This article first appeared on Colorado Firstrax, a site that began in 1995 and was run by David Sauer. The website disappeared rather abruptly without any trace. In June, 2006 a copy of much of the site as of 2001 was uncovered at and the avalanche section was recovered and archived here.

Spring Avalanches
David Sauer, originally for Firstrax

Late March and April are typically characterized by heavier snow and wetter conditions. It almost never rains but you could have a warm spell forming very wet surface snow that freezes each night. This could be followed by more wintery weather and significant storms. The result is heavy spring snow over a crust or lubricated layers. This is the bad aspect about April. The good news is that the weather is warmer and not only is depth hoar no longer forming but firnification has started.

Firnification is the changing of the snowpack from layers of different textures to all one type of snow from the surface to the ground. It is changing to corn snow or firn snow. This is the stuff that looks like the flavored water ice cones at carnivals. When firnification is complete, avalanche conditions are very predictable and you can ski/board things that would have been risky or stupid in mid winter. This firnification usually happens during April and by May is complete but, of course, this can vary with early or late seasonal changes. Be careful in April when the snowpack is in transition between firnification and mid winter layers.

The rest of this article is about typical May conditions when firnification is complete. This is a special time for skiing. This is the time to ski the death chutes with confidence ... the couloirs you've been drooling over all winter. This is also the time many skiers hang it up and start gardening or something. Too bad for them because this is the time to ski the truly magnificent runs on the big peaks above treeline.

When corn snow slides it sets up like cement and can be extra deadly. On the other hand it is predictable. When 6 inches of wet surface stuff has melted loose you should be off of the slopes. As long as it freezes every night you have the time in between to be safe. It is key that the snowpack has frozen solid the night before. If you start out in the morning on the previous day's melt and it melts more while your on it you're setting yourself up. Fortunately, the temperatures drop well below freezing above treeline most nights. This is almost a promise in May and very likely in June and even July. If you're sweating in Denver it may be hard to believe.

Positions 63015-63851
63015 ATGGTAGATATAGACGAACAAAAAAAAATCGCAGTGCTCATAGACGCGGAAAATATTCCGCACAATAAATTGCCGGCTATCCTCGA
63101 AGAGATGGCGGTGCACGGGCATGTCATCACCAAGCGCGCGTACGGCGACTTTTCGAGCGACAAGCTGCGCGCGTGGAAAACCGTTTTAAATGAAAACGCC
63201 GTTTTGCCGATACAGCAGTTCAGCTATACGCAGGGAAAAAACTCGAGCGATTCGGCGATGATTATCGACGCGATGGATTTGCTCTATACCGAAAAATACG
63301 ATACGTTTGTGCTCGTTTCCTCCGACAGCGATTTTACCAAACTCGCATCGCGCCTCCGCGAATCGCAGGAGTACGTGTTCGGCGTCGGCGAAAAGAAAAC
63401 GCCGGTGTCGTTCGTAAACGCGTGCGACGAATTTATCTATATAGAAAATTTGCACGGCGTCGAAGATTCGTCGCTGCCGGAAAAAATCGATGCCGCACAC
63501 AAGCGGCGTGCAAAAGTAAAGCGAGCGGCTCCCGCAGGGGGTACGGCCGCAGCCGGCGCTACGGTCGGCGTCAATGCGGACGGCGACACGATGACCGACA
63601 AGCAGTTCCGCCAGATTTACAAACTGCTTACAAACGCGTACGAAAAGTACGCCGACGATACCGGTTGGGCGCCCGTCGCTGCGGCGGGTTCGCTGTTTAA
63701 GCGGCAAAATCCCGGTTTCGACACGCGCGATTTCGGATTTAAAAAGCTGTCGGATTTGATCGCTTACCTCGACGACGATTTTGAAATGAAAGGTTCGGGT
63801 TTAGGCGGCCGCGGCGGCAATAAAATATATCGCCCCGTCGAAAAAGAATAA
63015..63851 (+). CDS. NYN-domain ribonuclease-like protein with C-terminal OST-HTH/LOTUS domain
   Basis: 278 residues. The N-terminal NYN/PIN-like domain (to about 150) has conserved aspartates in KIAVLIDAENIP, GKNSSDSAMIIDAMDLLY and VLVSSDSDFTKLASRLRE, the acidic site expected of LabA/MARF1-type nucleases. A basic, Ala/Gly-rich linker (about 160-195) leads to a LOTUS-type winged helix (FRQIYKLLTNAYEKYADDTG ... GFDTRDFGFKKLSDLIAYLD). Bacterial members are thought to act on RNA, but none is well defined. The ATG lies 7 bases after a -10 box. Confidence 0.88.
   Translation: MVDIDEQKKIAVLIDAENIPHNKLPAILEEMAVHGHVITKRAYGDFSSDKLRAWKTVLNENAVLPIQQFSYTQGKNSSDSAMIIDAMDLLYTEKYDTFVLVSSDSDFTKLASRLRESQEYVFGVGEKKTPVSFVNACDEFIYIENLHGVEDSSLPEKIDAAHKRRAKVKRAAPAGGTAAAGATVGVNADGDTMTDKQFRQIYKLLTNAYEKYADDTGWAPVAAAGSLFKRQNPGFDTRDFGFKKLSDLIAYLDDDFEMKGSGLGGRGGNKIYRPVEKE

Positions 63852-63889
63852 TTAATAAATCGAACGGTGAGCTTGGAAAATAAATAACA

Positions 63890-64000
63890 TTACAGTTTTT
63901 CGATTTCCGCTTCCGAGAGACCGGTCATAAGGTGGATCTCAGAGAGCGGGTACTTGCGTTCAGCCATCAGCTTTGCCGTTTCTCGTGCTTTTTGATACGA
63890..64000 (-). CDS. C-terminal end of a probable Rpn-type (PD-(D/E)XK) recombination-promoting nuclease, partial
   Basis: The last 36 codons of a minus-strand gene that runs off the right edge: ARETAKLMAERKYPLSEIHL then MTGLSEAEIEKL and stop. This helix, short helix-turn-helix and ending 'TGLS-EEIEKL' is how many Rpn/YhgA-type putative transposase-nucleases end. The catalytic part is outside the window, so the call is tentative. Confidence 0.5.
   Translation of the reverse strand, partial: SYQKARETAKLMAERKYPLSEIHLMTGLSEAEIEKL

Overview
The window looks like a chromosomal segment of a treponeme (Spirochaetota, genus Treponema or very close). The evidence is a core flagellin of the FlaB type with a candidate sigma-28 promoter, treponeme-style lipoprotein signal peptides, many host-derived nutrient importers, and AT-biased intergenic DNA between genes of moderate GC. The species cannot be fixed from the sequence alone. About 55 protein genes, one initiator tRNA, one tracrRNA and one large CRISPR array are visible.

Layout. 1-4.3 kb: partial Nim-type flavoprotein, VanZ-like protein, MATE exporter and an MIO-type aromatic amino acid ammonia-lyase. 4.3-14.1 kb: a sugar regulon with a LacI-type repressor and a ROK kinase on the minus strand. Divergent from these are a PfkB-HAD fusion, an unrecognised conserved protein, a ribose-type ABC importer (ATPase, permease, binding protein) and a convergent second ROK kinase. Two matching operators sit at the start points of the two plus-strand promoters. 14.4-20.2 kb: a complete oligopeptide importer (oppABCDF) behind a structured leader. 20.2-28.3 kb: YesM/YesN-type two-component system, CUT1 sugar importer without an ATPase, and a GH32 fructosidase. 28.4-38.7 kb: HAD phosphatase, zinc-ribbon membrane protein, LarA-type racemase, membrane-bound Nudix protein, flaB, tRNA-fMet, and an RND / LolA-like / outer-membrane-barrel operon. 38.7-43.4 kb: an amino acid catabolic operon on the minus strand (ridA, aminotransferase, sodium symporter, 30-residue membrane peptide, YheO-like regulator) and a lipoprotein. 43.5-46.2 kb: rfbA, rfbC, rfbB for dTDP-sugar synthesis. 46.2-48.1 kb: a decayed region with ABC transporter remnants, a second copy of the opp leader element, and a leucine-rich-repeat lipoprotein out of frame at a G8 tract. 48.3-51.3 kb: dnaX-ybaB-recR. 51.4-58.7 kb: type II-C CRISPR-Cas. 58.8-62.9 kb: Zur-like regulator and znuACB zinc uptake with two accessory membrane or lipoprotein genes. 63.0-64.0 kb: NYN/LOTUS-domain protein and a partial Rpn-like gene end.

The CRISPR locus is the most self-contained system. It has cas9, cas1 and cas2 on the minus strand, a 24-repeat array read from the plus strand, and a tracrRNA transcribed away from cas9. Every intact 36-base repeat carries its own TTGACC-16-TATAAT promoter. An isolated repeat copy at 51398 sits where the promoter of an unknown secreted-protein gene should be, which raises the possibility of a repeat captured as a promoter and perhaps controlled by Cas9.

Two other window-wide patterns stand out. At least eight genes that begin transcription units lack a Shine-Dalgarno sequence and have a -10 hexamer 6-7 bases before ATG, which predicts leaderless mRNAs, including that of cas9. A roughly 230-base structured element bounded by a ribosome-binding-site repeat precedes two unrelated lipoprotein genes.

One thing that can poison a good alpine freeze at night is cloud cover. A warm front moves in and seals in the heat with clouds all night and it may not freeze or may not freeze solid. On the other hand, say it does freeze solid and the next day clouds up early. Now you have rock hard corn snow with no sun to soften the top layer to perfection. The ideal situation is a cold clear night followed by warm sunny day. You start out at sunrise so that you are on top of your run by 11:00 AM. You kick steps on top of frozen corn without postholing. Maybe you'll want crampons and an ice axe if it's steep. Start plenty early and you can hang out, enjoy the view waiting for the sun to soften the snow like a groomed ski area. You take off from the top when it's almost perfect knowing that by the time you get to the bottom it will be warmer there and significantly softer. By three you're at your favorite bar drinking good beer on the deck knowing it's a soggy mess up there by then. If you have an agenda of mountains to ski this spring do the south faces first since they'll go soonest.

Because an early start is essential you might want to camp in the trees under your run or stay with a friend who lives locally. You could even car camp at the trailhead. If you need to drive two hours before you're there and then start hiking you'd better get out of bed at 5 or something. An early start is essential for your own safety. If a large group of people are disorganized and slow in getting moving one of them may end up buried in the afternoon.

Finally, because thunderstorms are now a possibility, getting off the mountain early before convection storms develop is a good idea too. I can't emphasize the need for an early start enough. It matters. If you're the kind of person who can't get out of bed to ski a righteous run than you should stay home and do some gardening or something instead.

Dave Sauer

Take our spring avalanche quiz!

Log in for an Ad-free visit - Contributors can log in for advertising-free pages.
Avalanche Institute